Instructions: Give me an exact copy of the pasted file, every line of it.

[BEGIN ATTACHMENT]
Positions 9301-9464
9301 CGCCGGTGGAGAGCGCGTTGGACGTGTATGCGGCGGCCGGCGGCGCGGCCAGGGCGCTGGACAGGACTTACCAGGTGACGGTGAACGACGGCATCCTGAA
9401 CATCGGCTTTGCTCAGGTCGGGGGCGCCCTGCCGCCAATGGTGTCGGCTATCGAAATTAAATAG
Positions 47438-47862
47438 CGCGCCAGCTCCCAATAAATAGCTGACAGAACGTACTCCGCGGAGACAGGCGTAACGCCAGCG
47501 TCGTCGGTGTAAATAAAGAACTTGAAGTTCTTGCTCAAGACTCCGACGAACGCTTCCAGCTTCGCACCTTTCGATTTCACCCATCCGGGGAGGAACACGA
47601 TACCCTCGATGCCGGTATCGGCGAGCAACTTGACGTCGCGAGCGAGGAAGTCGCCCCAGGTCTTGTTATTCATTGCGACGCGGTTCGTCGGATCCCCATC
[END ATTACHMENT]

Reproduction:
Positions 9301-9464
9301 CGCCGGTGGAGAGCGCGTTGGACGTGTATGCGGCGGCCGGCGGCGCGGCCAGGGCGCTGGACAGGACTTACCAGGTGACGGTGAACGACGGCATCCTGAA
9401 CATCGGCTTTGCTCAGGTCGGGGGCGCCCTGCCGCCAATGGTGTCGGCTATCGAAATTAAATAG
Positions 47438-47862
47438 CGCGCCAGCTCCCAATAAATAGCTGACAGAACGTACTCCGCGGAGACAGGCGTAACGCCAGCG
47501 TCGTCGGTGTAAATAAAGAACTTGAAGTTCTTGCTCAAGACTCCGACGAACGCTTCCAGCTTCGCACCTTTCGATTTCACCCATCCGGGGAGGAACACGA
47601 TACCCTCGATGCCGGTATCGGCGAGCAACTTGACGTCGCGAGCGAGGAAGTCGCCCCAGGTCTTGTTATTCATTGCGACGCGGTTCGTCGGATCCCCATC